Early response as predictor of final remission in elderly depressed patients

Rob M. Kok*, Carlijn van Baarsen, Willem A. Nolen, Thea J. Heeren

*Corresponding author for this work

Research output: Contribution to journalArticleAcademicpeer-review

13 Citations (Scopus)


Background Several studies have attempted to predict the final response or remission based on improvement during the early Course of treatment of major depression. There is however a great variation in cut offs used to define early response and in the optimal week to predict final results.

Objective To compare different Cut offs, at different time points early in the treatment of elderly depressed patients.

Method A 12 week randomised, controlled trial in 81 elderly inpatients with DSM-IV major depression comparing venlafaxine with nortriptyline. At least 20, 25, 30 or 50% improvement was analysed after 1, 3 and 5 weeks using the Hamilton Depression Rating Scale and the Montgomery Asberg Depression Rating Scale. We plotted sensitivity against 1 - specificity and calculated areas under the Curve (AUCs).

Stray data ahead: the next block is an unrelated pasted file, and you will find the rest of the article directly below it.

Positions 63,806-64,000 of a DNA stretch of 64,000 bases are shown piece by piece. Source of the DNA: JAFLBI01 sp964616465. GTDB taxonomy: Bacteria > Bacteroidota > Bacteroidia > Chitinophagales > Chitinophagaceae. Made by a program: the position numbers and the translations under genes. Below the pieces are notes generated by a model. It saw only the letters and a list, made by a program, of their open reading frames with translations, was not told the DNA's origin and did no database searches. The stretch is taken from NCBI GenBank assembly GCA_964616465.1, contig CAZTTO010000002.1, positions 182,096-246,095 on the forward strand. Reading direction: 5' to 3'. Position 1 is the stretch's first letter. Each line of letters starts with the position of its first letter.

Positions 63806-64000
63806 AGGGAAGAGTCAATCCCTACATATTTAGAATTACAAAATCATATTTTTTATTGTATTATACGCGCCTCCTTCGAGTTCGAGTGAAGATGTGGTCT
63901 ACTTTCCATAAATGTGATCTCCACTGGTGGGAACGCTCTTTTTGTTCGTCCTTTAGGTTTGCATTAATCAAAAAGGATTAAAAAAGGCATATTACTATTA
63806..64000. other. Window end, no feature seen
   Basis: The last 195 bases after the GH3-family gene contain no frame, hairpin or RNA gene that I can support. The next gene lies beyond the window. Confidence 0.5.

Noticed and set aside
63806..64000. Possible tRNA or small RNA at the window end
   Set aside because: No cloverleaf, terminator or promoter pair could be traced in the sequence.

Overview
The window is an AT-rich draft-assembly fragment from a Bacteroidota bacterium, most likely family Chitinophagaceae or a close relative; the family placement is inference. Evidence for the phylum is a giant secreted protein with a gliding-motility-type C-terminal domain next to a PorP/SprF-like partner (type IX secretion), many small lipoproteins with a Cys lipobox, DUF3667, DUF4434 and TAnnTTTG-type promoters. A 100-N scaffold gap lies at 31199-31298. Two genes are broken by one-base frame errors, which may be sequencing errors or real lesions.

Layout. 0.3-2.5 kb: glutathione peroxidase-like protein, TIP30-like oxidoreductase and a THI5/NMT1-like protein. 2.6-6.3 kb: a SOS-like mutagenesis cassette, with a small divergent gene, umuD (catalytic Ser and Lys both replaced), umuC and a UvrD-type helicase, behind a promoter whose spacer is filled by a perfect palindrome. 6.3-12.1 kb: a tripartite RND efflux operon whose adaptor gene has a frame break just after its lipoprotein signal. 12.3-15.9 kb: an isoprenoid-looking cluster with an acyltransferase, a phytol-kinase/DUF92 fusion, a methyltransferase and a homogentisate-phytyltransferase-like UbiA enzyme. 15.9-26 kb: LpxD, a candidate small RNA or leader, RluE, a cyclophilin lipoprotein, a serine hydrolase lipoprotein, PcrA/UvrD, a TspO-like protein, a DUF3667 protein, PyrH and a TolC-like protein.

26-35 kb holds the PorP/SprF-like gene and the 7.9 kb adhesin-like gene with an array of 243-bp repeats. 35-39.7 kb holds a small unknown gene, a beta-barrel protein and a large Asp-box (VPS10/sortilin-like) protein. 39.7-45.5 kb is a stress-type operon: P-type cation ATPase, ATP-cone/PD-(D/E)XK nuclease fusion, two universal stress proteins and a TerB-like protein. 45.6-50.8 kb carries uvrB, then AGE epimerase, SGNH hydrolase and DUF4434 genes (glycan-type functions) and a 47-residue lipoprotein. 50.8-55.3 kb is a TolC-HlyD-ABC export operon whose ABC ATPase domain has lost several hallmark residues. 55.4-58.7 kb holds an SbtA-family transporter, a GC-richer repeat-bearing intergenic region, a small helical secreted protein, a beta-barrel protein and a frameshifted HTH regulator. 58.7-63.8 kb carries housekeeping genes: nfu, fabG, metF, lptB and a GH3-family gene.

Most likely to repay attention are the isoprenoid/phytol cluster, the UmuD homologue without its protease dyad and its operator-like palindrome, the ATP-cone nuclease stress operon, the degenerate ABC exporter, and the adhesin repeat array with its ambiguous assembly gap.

Results The highest percentage of correctly classified patients is found using at least 50% decrease as cut off in week 5, with acceptable sensitivity (81.8%) and specificity (87.4%). In week 5, the AUCs were 0.891 (95% CI 0.798-0.984) and 0.866 (95% CI 0.789-0.983) for the HAM-D and MADRS, respectively.

Conclusions Combining the results from Our study and the other studies addressing this issue, we suggest that the treatment should be changed in the elderly if after 3-4 weeks less than 30% improvement in depression score has been achieved. Copyright (C) 2009 John Wiley & Sons, Ltd.

Original languageEnglish
Pages (from-to)1299-1303
Number of pages5
JournalInternational Journal of Geriatric Psychiatry
Issue number11
Publication statusPublished - Nov-2009


  • early improvement
  • final response
  • prediction
  • major depression
  • elderly

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